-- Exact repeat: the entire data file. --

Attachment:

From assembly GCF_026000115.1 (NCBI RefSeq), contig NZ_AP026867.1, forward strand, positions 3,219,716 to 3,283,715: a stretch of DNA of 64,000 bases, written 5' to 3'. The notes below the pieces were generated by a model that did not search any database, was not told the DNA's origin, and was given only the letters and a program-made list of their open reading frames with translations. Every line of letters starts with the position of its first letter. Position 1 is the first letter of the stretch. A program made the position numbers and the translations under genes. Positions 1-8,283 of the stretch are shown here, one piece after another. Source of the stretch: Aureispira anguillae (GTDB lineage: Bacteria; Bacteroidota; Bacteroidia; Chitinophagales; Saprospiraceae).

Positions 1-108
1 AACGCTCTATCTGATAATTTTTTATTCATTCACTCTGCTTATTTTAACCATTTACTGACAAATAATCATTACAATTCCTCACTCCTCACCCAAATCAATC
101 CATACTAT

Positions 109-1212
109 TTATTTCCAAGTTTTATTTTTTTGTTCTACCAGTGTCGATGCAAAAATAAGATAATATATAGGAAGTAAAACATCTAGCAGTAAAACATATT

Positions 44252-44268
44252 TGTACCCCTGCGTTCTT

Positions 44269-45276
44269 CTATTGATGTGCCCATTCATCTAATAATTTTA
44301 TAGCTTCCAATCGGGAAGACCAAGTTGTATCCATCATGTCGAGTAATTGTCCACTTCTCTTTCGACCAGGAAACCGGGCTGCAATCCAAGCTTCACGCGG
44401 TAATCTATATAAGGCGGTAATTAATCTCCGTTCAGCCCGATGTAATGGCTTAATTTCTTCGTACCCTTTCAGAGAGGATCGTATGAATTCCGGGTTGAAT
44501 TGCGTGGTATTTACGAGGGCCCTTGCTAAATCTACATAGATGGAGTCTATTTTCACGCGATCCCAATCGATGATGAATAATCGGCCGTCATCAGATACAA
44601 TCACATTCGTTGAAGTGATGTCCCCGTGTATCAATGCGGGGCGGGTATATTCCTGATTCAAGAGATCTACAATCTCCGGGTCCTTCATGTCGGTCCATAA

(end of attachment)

From assembly GCF_026000115.1 (NCBI RefSeq), contig NZ_AP026867.1, forward strand, positions 3,219,716 to 3,283,715: a stretch of DNA of 64,000 bases, written 5' to 3'. The notes below the pieces were generated by a model that did not search any database, was not told the DNA's origin, and was given only the letters and a program-made list of their open reading frames with translations. Every line of letters starts with the position of its first letter. Position 1 is the first letter of the stretch. A program made the position numbers and the translations under genes. Positions 1-8,283 of the stretch are shown here, one piece after another. Source of the stretch: Aureispira anguillae (GTDB lineage: Bacteria; Bacteroidota; Bacteroidia; Chitinophagales; Saprospiraceae).

Positions 1-108
1 AACGCTCTATCTGATAATTTTTTATTCATTCACTCTGCTTATTTTAACCATTTACTGACAAATAATCATTACAATTCCTCACTCCTCACCCAAATCAATC
101 CATACTAT

Positions 109-1212
109 TTATTTCCAAGTTTTATTTTTTTGTTCTACCAGTGTCGATGCAAAAATAAGATAATATATAGGAAGTAAAACATCTAGCAGTAAAACATATT

Positions 44252-44268
44252 TGTACCCCTGCGTTCTT

Positions 44269-45276
44269 CTATTGATGTGCCCATTCATCTAATAATTTTA
44301 TAGCTTCCAATCGGGAAGACCAAGTTGTATCCATCATGTCGAGTAATTGTCCACTTCTCTTTCGACCAGGAAACCGGGCTGCAATCCAAGCTTCACGCGG
44401 TAATCTATATAAGGCGGTAATTAATCTCCGTTCAGCCCGATGTAATGGCTTAATTTCTTCGTACCCTTTCAGAGAGGATCGTATGAATTCCGGGTTGAAT
44501 TGCGTGGTATTTACGAGGGCCCTTGCTAAATCTACATAGATGGAGTCTATTTTCACGCGATCCCAATCGATGATGAATAATCGGCCGTCATCAGATACAA
44601 TCACATTCGTTGAAGTGATGTCCCCGTGTATCAATGCGGGGCGGGTATATTCCTGATTCAAGAGATCTACAATCTCCGGGTCCTTCATGTCGGTCCATAA